Monday, June 11, 2012


Childhood can be a magical time if you are lucky, and I was. I have so many happy memories to choose from, but our vacations in Nimba have to be at the top of the list. Being medical missionaries in rural Liberia could not have been easy for my parents, and life was pretty serious with a lot of hard work. But somehow the “powers that be” knew the toll that serving an impoverished population in a third world country could take on the missionaries and insisted that they take two consecutive weeks of vacation a year to recover, rejuvenate and re-energize for the challenges of the next year. Sometimes we went to the capital city of Monrovia and spent the time visiting with missionary friends and going to the beach, but our favorite place to go was Nimba.

Nimba was only about an hour on dirt roads from Ganta mission station where we lived, and was an area deep in the interior dominated by the Scandinavian iron ore mining company Lamco. It was an interesting combination of native Liberian structures and modern Scandinavian buildings and there was a house set aside for missionary vacations. I loved this this airy, open concept ranch, with its bunk beds and glass window panes, and there was hot water for a real bath! Mom and Dad could really relax here, and we kids would spend our time playing games and listening to records. Best of all, most days we would go to the pool - not just a regular pool, but a beautiful olympic sized pool with a regular diving board AND a high dive, a swing set, a terraced area for picnics and laying out, and a club house where on rare occasions we could get soda or snacks. To me this was the height of luxury and we never got tired of spending our days at the pool. These trips were an infrequent pleasure though, once a year if we were lucky.

I remember one Sunday when I was about nine years old, coming home from Sunday school at the Ganta mission elementary school and expecting to go right over to the church for worship. As we approached the house we saw Dad standing in the doorway, not wearing his usual Sunday clothes or even his doctor clothes, but a polo shirt and tennis shoes, with a smile of anticipation on his face. He told us that we were immediately going to Nimba for the day and I could tell how much he enjoyed giving us this unexpected news and watching our delighted reactions. I donʼt remember anything else about this day, why we went, how long we stayed, or what we did, I just remember the thrill of the moment when my relaxed and happy father said “weʼre going to Nimba”!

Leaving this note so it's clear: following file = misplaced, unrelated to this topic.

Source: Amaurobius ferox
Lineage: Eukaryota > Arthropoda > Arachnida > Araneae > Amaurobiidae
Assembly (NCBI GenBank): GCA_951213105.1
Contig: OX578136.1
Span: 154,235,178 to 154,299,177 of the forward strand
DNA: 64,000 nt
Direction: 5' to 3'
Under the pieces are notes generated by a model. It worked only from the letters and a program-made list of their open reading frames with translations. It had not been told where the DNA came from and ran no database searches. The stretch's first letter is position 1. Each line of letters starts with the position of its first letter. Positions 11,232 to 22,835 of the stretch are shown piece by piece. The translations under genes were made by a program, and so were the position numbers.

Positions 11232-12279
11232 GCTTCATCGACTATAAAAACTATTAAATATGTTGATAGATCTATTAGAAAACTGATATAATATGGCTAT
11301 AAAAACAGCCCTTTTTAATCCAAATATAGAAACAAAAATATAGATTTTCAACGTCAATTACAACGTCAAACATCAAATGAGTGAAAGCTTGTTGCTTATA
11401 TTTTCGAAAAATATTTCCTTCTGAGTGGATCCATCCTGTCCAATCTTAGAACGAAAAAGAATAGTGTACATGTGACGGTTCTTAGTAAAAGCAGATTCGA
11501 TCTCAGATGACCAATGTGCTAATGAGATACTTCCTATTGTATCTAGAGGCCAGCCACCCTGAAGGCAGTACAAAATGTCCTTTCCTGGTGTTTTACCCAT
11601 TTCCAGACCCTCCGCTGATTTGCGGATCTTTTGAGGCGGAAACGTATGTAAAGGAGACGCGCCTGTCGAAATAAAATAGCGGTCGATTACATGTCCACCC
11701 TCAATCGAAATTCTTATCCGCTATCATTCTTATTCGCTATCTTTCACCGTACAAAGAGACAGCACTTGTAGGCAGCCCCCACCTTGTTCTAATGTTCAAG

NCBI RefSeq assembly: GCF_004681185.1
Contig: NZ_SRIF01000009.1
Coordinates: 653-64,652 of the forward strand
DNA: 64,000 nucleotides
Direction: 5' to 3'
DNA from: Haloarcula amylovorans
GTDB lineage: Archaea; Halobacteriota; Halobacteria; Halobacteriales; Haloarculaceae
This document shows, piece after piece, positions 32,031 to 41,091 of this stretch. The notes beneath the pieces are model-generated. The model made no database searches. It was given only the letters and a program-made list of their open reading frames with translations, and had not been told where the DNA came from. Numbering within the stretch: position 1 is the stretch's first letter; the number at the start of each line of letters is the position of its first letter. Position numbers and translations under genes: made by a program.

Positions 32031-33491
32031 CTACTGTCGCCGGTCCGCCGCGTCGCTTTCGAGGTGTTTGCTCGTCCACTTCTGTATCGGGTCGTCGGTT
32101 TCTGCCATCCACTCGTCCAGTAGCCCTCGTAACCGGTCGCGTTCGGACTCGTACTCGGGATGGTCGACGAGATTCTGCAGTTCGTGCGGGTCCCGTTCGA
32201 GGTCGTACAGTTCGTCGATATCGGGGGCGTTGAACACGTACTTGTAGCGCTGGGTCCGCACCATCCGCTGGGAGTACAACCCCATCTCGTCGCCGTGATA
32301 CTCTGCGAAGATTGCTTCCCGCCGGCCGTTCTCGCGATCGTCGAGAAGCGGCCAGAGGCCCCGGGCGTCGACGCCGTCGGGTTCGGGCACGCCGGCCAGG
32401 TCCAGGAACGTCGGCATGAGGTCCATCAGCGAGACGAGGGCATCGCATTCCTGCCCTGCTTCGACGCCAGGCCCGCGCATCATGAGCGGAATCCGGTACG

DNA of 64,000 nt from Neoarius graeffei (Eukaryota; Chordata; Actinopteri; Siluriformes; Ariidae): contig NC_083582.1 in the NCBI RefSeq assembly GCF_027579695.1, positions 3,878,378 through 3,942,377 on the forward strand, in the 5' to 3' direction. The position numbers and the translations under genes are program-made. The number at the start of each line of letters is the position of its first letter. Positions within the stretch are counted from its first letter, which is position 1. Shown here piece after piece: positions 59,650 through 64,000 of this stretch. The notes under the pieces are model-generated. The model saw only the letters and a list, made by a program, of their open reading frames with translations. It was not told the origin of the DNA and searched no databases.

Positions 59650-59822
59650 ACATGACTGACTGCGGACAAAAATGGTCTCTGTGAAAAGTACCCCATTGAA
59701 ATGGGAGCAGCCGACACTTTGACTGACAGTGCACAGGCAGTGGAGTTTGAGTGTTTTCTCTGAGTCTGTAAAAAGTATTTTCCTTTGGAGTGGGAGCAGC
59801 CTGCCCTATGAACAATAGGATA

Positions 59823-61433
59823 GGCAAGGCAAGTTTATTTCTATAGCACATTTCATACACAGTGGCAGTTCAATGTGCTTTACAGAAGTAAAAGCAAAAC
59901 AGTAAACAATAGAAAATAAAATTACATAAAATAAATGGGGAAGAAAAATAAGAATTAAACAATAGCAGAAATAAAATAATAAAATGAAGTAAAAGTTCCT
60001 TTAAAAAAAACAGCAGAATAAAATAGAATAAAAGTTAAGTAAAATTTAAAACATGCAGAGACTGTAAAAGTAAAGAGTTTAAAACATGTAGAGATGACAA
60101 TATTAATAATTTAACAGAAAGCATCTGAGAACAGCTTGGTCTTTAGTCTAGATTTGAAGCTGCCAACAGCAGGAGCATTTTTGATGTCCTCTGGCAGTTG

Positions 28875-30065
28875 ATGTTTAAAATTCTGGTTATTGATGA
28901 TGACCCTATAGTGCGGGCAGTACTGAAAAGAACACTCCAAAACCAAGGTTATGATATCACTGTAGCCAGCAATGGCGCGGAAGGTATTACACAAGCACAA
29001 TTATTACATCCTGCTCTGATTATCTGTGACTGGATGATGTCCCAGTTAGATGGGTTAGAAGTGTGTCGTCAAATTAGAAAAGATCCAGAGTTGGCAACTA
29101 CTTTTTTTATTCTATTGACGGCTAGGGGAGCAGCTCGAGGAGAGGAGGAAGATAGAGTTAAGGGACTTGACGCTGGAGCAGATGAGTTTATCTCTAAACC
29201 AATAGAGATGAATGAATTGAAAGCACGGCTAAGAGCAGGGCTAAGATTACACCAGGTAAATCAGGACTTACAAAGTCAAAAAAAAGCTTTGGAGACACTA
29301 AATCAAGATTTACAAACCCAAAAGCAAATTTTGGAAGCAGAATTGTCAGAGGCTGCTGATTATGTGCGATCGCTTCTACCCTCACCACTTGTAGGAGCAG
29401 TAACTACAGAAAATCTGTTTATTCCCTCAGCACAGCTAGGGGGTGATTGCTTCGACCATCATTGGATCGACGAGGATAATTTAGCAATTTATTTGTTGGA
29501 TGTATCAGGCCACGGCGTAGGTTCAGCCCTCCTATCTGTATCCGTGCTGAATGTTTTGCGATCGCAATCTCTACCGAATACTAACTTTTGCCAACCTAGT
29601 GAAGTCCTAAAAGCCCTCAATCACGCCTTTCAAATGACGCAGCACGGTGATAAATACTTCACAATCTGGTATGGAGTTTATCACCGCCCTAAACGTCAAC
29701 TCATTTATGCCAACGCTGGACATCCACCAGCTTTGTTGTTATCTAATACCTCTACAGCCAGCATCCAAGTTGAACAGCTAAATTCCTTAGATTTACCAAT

It makes me think of our Heavenly Father. When I come to the end of what I trust will be a long and happy life, and I approach the doorway between this life and the next, I imagine that I will see my Heavenly Father waiting for me with a smile of anticipation on His face, relaxed and happy, ready to take me on a wonderful trip.

Thursday, June 7, 2012

Sekou Toure Avenue

For a very short time our family lived in a small apartment on Sekou Toure Avenue in Monrovia, Liberia. We had just spent a year in the states and had come back to Liberia to live in the city instead of returning to our rural Ganta mission home. Bill, Sandra, and I didn’t have much to do all day, since we had left our few friends and family back in the states, and our friends in Liberia were upcountry in Ganta or Phebe. Mom and Dad had been to a missionary conference at Lake Junaluska while we were on furlough, and they brought back a cassette tape of praise music called De Colores. Having little else to do in this new environment we listened to the tape frequently, and I especially remember the upbeat title song. We listened to it so often that De Colores has always seemed like the theme song of this interlude in our lives.

Although our stay was short it was eventful and memorable. I remember the violent tropical storm when a transformer blew outside our window in the middle of the night, with a blinding flash, and we children were frozen with fear until Mom and Dad came to us in our dark room. Another night we sat down to dinner and bowed our heads while Dad said grace. When the extra-long grace was done we looked up and Bill calmly said “there’s a fire in the kitchen.” We rushed into the kitchen to find the grease in the frying pan on fire, and while Mom and Dad frantically tried to find something with which to smother the flames Bill reached over and put the lid on the pan. The fire was out, but we were washing smoke off the walls for days. And Mom and Dad suggested to Bill that in the future he should feel free to interrupt the prayer for an emergency!

We soon moved into a more permanent house, started school, and life again took on the busy pattern of childhood. But I have always remembered that time on Sekou Toure Avenue, in between one season of our lives and the next, when it was just our family and the music of De Colores. Imagine my surprise many years later when I attended a Walk to Emmaus spiritual retreat, and for the first time in about 35 years I heard De Colores again. We sang it frequently throughout our weekend and I loved thinking about the connection of my faith journey between my African childhood and my American adulthood; and for a little while I was 11 years old again, playing with my brother and sister on the other side of the world, in that little apartment on Sekou Toure Avenue.

“De Colores and so must all love be of every bright color to make my heart cry.”